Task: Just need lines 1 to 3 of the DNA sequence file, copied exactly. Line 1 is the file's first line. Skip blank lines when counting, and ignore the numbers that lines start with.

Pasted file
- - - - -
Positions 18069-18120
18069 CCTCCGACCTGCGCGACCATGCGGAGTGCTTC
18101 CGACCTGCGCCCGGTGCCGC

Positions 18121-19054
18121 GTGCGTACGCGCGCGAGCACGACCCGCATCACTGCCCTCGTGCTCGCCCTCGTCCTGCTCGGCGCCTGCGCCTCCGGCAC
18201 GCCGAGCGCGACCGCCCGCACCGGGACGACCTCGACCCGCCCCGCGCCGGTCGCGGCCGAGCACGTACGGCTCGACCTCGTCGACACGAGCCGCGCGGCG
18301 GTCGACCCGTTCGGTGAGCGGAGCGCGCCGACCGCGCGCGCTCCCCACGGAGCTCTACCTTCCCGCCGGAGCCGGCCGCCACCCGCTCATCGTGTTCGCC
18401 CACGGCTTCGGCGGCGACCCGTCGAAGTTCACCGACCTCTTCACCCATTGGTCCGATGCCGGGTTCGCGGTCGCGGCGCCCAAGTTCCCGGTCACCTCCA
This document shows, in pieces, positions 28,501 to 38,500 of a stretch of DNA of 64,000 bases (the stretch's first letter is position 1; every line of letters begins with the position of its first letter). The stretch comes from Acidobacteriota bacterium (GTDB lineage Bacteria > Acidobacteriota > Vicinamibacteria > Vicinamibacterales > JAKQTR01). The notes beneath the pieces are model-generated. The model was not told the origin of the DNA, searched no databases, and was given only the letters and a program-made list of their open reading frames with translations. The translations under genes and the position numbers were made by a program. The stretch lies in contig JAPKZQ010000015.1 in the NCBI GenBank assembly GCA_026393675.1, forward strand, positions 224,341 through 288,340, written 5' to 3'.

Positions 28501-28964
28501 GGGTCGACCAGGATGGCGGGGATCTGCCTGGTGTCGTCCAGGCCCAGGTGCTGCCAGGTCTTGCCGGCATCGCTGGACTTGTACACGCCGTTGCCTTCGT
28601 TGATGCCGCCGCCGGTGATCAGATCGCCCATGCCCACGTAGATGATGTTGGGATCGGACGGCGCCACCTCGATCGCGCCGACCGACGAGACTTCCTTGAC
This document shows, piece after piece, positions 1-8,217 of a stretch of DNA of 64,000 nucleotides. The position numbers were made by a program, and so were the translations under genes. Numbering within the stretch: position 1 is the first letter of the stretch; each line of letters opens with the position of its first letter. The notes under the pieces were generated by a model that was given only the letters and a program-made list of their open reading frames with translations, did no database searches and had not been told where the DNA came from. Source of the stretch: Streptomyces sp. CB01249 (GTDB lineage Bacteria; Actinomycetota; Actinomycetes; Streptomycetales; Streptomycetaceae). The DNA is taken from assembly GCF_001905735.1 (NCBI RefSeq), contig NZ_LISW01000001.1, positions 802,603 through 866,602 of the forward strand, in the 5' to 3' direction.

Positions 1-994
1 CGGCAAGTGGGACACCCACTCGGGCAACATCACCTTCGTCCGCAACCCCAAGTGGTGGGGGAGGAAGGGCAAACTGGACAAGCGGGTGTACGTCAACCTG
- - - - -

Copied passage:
Positions 18069-18120
18069 CCTCCGACCTGCGCGACCATGCGGAGTGCTTC
18101 CGACCTGCGCCCGGTGCCGC